A student is able to: 4.4 Analysing logic gates

Discuss logic gates as switching circuits in computers and other electronic systems.

? state that logic gates are switching circuits in computers and other electronic systems.

Research and report on symbols for the following logic gates: a) AND, b) OR, c) NOT, d) NAND, e) NOR

? list and draw symbols for the following logic gates: i. AND, ii. OR, iii. NOT, iv. NAND, v. NOR.

37

logic gate – get logik


Learning Objective

Suggested Learning Activities

Learning Outcomes

Carry out activities to study the action of the following logic gates: a. AND, b. OR, c. NOT, d. NAND, e. NOR.

? state the action of the following logic gates in a truth table: i. AND, ii. OR, iii. NOT, iv. NAND, v. NOR.

Build truth tables for logic gates and their combinations.

? build truth tables for logic gates in combination for a maximum of 2 inputs.

Research and report on logic gate control systems such as in security systems, safety systems and street lights.

? describe applications of logic gate control systems.

38

Notes

Vocabulary


RADIOACTIVITY Learning Objective

Suggested Learning Activities

Learning Outcomes

Notes

Vocabulary

A student is able to: 5.1 Understanding the nucleus of an atom

View computer simulations or models to gain an understanding of: a) the composition of the nucleus, b) isotopes. Research and report on the terms nuclide and isotope.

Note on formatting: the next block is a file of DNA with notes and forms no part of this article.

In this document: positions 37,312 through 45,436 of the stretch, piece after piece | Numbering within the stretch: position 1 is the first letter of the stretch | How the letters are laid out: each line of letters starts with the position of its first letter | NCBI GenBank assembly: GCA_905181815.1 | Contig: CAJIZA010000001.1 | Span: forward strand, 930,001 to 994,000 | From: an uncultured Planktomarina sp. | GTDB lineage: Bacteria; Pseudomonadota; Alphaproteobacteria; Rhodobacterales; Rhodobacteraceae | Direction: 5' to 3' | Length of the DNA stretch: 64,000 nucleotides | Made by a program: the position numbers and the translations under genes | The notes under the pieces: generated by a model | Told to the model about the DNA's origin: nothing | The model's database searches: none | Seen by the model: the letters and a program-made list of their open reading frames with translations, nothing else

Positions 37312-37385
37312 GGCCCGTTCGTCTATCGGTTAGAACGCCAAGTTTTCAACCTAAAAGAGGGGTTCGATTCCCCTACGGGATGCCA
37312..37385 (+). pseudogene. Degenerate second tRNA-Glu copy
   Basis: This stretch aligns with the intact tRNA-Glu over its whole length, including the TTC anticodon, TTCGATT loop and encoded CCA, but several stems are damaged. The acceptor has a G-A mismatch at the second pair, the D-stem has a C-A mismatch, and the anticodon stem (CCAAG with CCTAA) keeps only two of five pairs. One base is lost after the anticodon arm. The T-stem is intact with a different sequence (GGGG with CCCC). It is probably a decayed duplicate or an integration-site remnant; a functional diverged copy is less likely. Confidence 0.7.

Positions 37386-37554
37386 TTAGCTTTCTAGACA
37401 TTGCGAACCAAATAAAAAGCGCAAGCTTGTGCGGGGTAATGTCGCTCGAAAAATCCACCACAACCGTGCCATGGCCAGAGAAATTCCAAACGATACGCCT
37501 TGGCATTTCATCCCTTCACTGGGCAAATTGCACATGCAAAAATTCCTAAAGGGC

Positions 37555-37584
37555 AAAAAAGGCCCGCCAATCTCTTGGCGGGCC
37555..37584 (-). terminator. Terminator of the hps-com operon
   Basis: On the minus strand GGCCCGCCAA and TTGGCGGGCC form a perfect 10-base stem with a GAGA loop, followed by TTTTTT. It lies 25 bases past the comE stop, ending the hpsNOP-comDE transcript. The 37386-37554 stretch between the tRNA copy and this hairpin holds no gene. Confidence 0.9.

? describe the composition of the nucleus of an atom in terms of protons and neutrons. ? define proton number (Z) and nucleon number (A). ? explain the term nuclide ? use the nuclide notation ZA X . ? define the term isotope.

nuclide – nuklid isotope – isotop proton number – nombor proton mass number – nombor jisim

A student is able to: 5.2 Analysing radioactive decay

View computer simulations to gain an understanding of radioactivity.

? ?

state what radioactivity is. name common detectors for radioactive emissions.

Discuss: a) that radioactivity is the spontaneous disintegration of an unstable nucleus accompanied by the emission of energetic particles or photo ns, b) the detection of radioactive emission using detectors such as cloud chambers and Geiger-Muller tubes,

39

The structure of detectors are not required.

radioactivity – keradioaktifan decay – reputan unstable – tidak stabil half-life – setengahhayat


Learning Objective

Suggested Learning Activities

Learning Outcomes ?

compare the 3 kinds of radioactive emissions in terms of their nature.

? ?

explain what radioactive decay is. use equations to represent changes in the composition of the nucleus when particles are emitted. explain half -life. determine half-life from a decay curve. solve problems involving half -life.

Discuss the characteristics of radioactive emissions i.e. alpha particles, beta particles and gamma rays in terms of their: a) relative ionising effect s, b) relative penetrating powers, c) deflection by electric and magnetic fields. Discuss radioactive decay with the aid of equations Carry out activities to gain an understanding of half -life. Discuss a typical decay curve. Discuss to solve problems involving half-life.

? ? ?

A student is able to: 5.3 Understanding the uses of radioisotopes

Discuss radioisotopes. Research and report on applications of radioisotopes in the fields of: a) medicine, b) agriculture, c) archaeology, d) industry.

? ?

define radioisotopes. name examples of radioisotopes .

?

describe applications of radioisotopes.